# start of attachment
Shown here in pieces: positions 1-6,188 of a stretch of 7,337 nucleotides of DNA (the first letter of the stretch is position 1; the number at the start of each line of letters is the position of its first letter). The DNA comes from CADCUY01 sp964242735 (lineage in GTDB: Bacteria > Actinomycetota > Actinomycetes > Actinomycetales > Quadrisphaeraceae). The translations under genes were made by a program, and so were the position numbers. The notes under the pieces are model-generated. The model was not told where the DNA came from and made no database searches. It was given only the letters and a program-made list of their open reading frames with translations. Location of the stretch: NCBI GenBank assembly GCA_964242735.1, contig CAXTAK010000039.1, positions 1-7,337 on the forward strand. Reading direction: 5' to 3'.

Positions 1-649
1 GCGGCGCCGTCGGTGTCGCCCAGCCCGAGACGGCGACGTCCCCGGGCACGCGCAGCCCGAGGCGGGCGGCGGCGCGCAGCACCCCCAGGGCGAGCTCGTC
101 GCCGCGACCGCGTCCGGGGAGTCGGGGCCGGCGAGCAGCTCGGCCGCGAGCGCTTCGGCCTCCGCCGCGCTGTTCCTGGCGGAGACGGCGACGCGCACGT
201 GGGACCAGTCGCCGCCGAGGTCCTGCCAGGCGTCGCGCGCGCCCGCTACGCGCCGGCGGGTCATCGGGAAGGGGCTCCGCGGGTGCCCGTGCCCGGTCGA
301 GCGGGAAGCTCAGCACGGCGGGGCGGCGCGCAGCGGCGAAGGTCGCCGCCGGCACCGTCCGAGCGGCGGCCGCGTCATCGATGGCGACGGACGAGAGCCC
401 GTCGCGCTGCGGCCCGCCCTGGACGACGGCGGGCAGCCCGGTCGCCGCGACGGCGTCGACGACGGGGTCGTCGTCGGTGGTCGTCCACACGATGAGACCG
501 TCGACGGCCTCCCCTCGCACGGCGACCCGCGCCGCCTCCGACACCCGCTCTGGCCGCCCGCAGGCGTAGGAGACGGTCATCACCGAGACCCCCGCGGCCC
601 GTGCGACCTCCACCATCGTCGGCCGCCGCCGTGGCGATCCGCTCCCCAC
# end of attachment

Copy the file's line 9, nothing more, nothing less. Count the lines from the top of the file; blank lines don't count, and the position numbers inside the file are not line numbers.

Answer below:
601 GTGCGACCTCCACCATCGTCGGCCGCCGCCGTGGCGATCCGCTCCCCAC